Rebecca Tope writes a number of series of crime fiction books – I review those set in the Lake District here. In one of the series which she has published the books are set in the West Country and the main character, Drew, has set up an alternative burial site for those who want funerals to be more basic and less formulaic although he often becomes drawn into investigating crimes. The Sting of Death is the sixth of those books but, like most crime series, it doesn’t really matter if you haven’t read the others.
Drew and his wife Karen are visited by her cousin Penn who is disturbed that her own cousin Justine is missing. Drew knows Justine’s mother but she is unconcerned about the disappearance as she is estranged from Justine although close to Penn. Justine’s mother is a beekeeper who is not at all interested in anything about death or anything at all disturbing so she ignores unpleasant things. I found her alarmingly selfish and unpleasant but all the other characters seem to like her and to find her attitude to Justine and to her own partner acceptable.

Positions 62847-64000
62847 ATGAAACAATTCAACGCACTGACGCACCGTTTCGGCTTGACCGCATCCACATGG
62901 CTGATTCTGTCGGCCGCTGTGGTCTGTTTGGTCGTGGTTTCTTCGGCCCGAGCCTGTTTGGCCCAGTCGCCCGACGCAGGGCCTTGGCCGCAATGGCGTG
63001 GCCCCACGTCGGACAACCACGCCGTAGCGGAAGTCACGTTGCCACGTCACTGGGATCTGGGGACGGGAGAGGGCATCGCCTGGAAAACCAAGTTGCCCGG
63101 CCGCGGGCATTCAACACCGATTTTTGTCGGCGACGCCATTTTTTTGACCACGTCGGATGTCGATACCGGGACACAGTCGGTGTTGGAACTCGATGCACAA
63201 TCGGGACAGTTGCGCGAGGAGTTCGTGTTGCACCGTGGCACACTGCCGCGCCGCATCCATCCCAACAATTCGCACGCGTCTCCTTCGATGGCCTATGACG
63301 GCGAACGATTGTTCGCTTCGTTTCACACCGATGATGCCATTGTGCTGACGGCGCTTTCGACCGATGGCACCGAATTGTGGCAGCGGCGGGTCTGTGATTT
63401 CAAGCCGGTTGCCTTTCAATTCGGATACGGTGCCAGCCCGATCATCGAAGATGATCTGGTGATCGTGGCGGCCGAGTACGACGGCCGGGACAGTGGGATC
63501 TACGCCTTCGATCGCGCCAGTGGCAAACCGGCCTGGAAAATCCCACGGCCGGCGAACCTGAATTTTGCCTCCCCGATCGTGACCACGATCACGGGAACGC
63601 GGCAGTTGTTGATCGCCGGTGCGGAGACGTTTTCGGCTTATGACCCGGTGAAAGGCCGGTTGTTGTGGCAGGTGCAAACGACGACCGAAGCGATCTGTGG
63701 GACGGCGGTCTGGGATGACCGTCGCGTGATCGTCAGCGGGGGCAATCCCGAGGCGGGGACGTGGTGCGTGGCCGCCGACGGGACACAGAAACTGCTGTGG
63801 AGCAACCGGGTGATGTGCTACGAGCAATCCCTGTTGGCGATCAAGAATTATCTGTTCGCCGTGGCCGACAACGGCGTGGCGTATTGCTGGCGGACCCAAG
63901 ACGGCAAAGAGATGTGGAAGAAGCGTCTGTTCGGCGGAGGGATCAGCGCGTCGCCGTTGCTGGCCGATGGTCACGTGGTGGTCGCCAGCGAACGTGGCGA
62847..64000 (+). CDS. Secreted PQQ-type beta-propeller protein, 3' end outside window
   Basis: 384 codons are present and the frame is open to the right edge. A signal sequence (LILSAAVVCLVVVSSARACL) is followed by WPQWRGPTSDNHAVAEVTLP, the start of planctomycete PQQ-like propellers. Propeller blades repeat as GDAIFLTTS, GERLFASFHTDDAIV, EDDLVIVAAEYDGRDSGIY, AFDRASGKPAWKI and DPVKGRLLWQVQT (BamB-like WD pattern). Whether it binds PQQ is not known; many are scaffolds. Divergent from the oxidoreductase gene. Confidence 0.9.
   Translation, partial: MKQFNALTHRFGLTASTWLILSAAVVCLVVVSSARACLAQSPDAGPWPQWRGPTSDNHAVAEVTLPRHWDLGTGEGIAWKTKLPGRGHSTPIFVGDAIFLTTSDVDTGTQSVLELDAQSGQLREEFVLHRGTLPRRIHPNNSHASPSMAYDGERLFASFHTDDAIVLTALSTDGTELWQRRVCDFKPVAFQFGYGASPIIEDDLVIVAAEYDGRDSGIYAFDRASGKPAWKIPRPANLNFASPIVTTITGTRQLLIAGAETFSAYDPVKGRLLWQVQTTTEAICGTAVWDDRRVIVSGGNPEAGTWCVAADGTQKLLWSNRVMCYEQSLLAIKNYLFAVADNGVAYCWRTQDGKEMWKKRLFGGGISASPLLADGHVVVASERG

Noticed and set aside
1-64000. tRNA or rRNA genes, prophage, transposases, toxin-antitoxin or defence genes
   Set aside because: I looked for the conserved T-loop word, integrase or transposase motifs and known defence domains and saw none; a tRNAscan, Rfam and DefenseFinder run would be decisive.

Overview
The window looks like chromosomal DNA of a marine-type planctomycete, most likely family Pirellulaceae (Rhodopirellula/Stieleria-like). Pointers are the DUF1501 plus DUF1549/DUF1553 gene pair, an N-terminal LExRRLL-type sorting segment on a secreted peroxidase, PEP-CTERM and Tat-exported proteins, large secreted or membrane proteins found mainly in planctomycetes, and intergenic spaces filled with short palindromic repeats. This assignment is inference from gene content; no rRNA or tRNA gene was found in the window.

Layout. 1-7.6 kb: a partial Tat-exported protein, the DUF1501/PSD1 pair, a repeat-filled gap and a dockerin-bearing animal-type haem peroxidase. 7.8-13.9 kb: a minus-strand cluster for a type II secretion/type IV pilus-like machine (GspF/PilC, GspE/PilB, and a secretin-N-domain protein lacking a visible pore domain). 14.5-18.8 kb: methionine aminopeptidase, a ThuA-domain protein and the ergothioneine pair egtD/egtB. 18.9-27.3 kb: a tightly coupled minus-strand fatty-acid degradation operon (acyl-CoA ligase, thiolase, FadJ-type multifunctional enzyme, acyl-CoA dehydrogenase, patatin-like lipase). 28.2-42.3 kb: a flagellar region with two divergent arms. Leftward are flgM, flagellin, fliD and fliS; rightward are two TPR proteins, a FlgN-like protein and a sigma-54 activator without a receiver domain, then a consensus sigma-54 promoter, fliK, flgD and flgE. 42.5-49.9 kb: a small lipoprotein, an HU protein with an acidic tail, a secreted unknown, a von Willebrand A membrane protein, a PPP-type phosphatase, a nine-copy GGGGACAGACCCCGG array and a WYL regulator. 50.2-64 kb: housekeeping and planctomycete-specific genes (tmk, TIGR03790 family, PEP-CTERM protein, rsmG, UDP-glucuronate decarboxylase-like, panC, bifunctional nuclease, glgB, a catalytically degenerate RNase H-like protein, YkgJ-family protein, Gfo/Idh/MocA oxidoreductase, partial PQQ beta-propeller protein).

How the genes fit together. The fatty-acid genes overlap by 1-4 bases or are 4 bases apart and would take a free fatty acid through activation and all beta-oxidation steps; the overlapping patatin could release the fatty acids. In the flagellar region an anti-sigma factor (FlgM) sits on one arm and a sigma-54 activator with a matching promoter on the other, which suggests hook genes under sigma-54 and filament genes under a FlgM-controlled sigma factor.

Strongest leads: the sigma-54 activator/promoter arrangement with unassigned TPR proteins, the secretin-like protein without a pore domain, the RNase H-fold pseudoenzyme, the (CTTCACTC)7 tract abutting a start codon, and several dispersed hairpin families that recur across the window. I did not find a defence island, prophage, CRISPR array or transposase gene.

Drew investigates the disappearance and reports it to the police. It then transpires that the small child of a neighbour has also disappeared, allegedly with Justine, but her parents don’t seem unduly concerned. When Justine turns up, having been kept prisoner, and denies all knowledge of events her own mother thinks she is making up the story about what happened to her and people still don’t seem to be alarmed about the missing child. Then Penn disappears as well.
I read this book easily enough because it was short but I can’t say that I really enjoyed it. I felt that the author made too many of the characters deeply dislikeable (dislikeable by me, anyway) and that the perpetrators of the disappearances were very obvious from as soon as they entered the story. This book didn’t work for me although I have read a previous book in this series and enjoyed it.